The company announced that they will be ‘winding down’ development of their HERE Maps on Windows Phone, in favor of spending more development time on iOS and Android.
Nokia’s HERE maps is widely regarded as one of the top players in the global mapping world, with Google, TomTom, and OpenStreetMap, being the other three major players.
Now though, Nokia is shifting their focus away from Windows Phones, in an effort to focus their development resources on iOS and Android devices. This could be the first big sign that Microsoft is seeing a game plan beyond simply the mobile space, when it came to their acquisition of Nokia in the spring.
It’s becoming clear that this is a pivotal moment for the company who is now turning their focus to winning the mapping world, and taking a more direct approach at competing with Google – who has the most dominant market share on Android devices.
The same can be said for attempting to compete with iOS products, like Apple Maps, which historically haven’t done that well.
In August, after Nokia was fully-adjusted to no longer being tied down to their mobile phones, the company announced that they would be joining forces with Samsung in a bundled services package, that would allow HERE maps to be present on Samsung’s Gear S Tizen smartwatch.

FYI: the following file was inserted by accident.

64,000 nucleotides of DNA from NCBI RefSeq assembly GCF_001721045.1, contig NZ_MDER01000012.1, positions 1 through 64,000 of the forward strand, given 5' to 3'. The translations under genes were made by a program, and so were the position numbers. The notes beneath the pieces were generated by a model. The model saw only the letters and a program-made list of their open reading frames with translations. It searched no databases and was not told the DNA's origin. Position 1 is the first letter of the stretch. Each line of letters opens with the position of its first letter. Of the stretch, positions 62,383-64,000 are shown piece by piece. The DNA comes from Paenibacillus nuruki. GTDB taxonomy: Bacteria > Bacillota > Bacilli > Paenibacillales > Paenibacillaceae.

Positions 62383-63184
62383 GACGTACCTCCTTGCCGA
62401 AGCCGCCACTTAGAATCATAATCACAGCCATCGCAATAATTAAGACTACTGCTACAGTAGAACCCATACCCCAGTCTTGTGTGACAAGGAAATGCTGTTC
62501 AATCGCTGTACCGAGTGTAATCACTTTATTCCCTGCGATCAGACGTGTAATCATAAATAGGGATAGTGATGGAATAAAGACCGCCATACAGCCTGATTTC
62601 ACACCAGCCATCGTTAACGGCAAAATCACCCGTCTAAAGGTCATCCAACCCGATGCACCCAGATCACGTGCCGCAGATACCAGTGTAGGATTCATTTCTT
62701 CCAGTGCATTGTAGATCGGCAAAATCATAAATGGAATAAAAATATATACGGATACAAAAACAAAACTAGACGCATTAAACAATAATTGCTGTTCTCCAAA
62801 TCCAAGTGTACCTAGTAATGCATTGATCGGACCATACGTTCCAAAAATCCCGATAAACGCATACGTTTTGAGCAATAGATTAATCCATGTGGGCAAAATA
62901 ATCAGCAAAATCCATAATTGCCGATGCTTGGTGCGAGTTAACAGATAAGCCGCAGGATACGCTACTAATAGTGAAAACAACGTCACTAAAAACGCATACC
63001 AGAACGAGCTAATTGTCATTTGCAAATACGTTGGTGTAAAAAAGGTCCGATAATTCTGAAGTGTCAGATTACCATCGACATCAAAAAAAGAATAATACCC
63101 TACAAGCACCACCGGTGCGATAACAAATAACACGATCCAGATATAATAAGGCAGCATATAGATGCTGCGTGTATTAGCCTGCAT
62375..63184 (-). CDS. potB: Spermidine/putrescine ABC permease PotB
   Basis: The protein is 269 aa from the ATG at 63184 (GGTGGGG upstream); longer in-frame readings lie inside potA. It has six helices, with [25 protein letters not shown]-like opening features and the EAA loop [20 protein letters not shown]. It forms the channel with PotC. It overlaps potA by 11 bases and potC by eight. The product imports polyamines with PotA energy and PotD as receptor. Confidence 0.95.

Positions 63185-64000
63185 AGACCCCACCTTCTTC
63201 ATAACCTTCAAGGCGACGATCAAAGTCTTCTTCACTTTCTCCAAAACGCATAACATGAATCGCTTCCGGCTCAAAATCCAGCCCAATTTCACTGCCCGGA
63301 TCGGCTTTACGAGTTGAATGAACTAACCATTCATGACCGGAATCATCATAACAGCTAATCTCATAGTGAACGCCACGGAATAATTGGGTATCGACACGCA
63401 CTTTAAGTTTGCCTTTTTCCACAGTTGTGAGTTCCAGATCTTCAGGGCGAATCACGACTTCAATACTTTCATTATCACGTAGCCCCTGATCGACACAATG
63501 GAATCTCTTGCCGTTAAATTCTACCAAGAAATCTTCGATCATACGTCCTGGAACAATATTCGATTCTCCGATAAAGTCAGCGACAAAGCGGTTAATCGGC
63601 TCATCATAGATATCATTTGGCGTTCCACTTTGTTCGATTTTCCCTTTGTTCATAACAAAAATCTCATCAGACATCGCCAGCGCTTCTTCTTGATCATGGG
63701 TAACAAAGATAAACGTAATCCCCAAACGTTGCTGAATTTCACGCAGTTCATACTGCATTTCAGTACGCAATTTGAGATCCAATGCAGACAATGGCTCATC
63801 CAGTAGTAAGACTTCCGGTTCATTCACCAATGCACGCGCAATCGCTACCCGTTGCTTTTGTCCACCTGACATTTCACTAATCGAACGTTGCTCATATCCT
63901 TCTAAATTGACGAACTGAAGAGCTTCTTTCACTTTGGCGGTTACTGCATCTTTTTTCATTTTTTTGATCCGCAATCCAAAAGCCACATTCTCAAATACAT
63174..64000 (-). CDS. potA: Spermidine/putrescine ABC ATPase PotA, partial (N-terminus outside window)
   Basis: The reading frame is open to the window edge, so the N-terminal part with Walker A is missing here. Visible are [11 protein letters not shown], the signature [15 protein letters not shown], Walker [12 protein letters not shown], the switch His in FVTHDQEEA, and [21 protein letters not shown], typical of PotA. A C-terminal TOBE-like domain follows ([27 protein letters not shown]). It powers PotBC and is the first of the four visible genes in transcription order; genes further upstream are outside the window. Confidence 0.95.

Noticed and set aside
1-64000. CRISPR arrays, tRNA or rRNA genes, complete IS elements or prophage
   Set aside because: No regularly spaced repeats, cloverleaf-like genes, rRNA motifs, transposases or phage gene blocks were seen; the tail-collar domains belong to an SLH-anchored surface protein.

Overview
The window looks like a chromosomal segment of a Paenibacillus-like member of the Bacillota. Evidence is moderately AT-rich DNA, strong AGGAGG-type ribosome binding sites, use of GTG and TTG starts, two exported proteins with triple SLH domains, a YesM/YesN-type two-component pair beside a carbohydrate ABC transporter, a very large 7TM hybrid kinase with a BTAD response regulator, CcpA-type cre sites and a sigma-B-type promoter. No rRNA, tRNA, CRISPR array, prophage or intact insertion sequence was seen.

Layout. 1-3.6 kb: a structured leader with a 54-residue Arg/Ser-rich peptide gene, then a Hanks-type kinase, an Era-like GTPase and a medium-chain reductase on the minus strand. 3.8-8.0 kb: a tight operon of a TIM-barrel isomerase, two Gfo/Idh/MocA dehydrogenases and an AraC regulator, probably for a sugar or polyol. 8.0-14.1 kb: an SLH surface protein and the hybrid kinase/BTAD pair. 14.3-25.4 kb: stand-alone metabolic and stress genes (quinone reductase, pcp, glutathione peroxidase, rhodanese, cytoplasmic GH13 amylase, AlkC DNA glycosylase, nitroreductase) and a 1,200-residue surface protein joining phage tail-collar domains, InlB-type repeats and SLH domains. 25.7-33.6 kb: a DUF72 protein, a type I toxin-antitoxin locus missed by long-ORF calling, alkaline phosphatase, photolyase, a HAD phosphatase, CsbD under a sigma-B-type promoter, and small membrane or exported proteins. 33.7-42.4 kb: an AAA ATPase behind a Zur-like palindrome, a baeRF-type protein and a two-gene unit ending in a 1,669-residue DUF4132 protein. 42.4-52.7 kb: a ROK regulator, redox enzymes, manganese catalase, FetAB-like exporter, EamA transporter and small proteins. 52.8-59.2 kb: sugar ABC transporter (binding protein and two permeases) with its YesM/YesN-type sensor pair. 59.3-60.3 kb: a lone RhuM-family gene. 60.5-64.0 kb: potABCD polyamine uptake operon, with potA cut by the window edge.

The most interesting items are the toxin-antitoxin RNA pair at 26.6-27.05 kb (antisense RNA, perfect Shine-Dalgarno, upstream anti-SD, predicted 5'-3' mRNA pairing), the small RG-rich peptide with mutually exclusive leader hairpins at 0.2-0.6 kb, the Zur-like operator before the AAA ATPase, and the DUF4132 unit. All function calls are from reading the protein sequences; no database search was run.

The next day it was announced that HERE would officially launch in its original form on Android phones. Though originally they were only available on Samsung Galaxy devices, it was an early sign of the tidal change.
It’s been rumored that HERE would be available on all Android and iOS devices by the end of the year though – so HERE fans may not have to wait that much longer to have Nokia’s flagship map service, available to them.
However, a lot is still unclear. Sean Fernback, who is the Senior Vice President of the HERE division, reiterated in an interview that there is still a very good chance that Nokia and Microsoft could reach an agreement that would allow them to continue normal development levels for their Windows Phone app.
While a lot may be unclear, it would seem Nokia is going through a shakeup in terms of what their focus is now, or what it will be in the future.